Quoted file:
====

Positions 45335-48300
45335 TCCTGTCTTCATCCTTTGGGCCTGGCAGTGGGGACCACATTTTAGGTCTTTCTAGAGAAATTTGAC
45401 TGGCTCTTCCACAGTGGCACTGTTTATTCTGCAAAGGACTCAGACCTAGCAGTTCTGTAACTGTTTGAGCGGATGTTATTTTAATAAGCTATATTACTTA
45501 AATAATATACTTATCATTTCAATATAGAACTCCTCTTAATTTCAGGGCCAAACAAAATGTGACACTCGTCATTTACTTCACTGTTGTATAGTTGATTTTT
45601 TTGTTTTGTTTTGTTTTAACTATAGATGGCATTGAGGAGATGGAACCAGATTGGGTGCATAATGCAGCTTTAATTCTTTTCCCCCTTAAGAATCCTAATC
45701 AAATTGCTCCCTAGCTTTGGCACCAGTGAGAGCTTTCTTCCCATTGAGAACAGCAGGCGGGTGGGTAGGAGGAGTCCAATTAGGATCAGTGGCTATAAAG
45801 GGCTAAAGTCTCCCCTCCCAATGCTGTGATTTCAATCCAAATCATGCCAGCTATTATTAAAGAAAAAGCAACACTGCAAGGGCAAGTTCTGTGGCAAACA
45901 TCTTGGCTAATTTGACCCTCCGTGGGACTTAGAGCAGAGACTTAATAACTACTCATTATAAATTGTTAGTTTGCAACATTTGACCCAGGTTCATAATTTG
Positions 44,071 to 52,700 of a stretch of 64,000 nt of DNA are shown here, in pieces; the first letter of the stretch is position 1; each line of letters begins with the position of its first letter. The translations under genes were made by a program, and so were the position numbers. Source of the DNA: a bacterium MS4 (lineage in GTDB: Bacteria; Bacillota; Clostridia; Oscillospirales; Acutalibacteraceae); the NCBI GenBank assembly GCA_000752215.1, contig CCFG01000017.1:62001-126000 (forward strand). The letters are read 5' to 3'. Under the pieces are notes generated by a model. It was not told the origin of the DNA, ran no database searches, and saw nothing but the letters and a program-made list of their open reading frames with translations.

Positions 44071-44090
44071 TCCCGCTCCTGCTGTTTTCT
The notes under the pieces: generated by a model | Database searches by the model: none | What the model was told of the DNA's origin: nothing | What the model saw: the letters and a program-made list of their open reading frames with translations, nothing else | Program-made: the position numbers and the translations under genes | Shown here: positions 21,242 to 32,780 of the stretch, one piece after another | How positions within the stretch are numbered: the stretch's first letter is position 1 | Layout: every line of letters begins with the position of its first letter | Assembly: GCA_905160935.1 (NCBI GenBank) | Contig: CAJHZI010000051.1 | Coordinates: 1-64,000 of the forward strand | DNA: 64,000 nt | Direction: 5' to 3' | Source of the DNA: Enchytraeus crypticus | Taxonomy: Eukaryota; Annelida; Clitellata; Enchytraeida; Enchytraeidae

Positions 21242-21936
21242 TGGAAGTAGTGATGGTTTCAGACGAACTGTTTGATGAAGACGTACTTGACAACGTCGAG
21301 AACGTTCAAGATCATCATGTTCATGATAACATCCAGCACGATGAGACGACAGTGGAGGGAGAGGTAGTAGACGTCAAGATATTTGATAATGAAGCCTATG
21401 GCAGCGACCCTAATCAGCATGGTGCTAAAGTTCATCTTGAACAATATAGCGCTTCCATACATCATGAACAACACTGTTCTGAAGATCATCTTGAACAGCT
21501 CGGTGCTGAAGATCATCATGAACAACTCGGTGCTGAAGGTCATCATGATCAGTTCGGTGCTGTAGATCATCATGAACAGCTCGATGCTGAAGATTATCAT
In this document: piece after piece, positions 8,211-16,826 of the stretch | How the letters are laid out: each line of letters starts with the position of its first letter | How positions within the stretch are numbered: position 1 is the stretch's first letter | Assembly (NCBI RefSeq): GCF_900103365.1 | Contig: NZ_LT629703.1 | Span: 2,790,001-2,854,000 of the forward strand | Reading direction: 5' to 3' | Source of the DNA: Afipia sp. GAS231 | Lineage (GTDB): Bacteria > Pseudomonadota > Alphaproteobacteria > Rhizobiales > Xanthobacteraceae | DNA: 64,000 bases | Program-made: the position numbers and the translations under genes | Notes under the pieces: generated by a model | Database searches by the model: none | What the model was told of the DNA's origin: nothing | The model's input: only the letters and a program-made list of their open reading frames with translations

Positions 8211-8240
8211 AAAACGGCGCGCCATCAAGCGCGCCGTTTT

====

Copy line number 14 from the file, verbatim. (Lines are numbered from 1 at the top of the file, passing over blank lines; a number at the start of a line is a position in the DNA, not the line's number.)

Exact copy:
21242 TGGAAGTAGTGATGGTTTCAGACGAACTGTTTGATGAAGACGTACTTGACAACGTCGAG